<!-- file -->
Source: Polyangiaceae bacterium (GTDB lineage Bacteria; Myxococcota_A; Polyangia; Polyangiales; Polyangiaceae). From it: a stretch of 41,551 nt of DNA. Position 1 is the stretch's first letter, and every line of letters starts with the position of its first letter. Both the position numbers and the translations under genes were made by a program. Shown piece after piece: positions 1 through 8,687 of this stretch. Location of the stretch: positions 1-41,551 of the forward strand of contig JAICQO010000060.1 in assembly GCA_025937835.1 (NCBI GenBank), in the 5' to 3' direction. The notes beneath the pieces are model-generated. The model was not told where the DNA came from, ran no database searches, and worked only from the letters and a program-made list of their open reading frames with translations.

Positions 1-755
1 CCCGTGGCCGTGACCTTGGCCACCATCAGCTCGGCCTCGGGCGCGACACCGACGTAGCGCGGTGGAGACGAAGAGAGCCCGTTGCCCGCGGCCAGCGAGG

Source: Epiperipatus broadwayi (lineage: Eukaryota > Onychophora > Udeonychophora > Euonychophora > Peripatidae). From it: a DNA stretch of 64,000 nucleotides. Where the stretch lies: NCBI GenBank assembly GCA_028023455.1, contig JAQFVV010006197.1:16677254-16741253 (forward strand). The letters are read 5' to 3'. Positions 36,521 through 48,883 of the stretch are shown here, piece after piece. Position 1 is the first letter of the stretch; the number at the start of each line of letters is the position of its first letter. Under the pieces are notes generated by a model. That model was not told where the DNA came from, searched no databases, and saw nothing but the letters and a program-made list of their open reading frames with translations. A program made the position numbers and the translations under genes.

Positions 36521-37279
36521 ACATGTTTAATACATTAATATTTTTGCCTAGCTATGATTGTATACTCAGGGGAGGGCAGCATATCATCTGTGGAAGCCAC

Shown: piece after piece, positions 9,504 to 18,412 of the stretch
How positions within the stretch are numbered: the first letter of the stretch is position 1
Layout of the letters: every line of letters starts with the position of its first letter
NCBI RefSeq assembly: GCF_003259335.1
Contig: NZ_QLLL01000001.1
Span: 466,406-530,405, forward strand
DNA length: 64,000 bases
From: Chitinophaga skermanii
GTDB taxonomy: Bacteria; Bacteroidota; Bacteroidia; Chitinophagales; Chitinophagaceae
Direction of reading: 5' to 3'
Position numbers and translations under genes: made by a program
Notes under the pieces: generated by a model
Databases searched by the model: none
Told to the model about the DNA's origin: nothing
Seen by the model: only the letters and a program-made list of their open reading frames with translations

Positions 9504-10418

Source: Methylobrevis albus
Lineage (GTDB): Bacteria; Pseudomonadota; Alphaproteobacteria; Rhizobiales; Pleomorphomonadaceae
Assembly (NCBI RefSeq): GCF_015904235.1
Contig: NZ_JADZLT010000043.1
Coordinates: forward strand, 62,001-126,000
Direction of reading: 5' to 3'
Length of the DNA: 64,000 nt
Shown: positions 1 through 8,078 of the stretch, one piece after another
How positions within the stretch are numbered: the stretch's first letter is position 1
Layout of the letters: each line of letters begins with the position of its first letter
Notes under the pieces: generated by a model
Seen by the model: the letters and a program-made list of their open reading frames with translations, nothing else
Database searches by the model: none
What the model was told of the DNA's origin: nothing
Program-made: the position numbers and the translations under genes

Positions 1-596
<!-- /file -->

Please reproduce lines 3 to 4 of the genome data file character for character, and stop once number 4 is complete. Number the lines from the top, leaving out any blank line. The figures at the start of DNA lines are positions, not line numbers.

1 CCCGTGGCCGTGACCTTGGCCACCATCAGCTCGGCCTCGGGCGCGACACCGACGTAGCGCGGTGGAGACGAAGAGAGCCCGTTGCCCGCGGCCAGCGAGG

Source: Epiperipatus broadwayi (lineage: Eukaryota > Onychophora > Udeonychophora > Euonychophora > Peripatidae). From it: a DNA stretch of 64,000 nucleotides. Where the stretch lies: NCBI GenBank assembly GCA_028023455.1, contig JAQFVV010006197.1:16677254-16741253 (forward strand). The letters are read 5' to 3'. Positions 36,521 through 48,883 of the stretch are shown here, piece after piece. Position 1 is the first letter of the stretch; the number at the start of each line of letters is the position of its first letter. Under the pieces are notes generated by a model. That model was not told where the DNA came from, searched no databases, and saw nothing but the letters and a program-made list of their open reading frames with translations. A program made the position numbers and the translations under genes.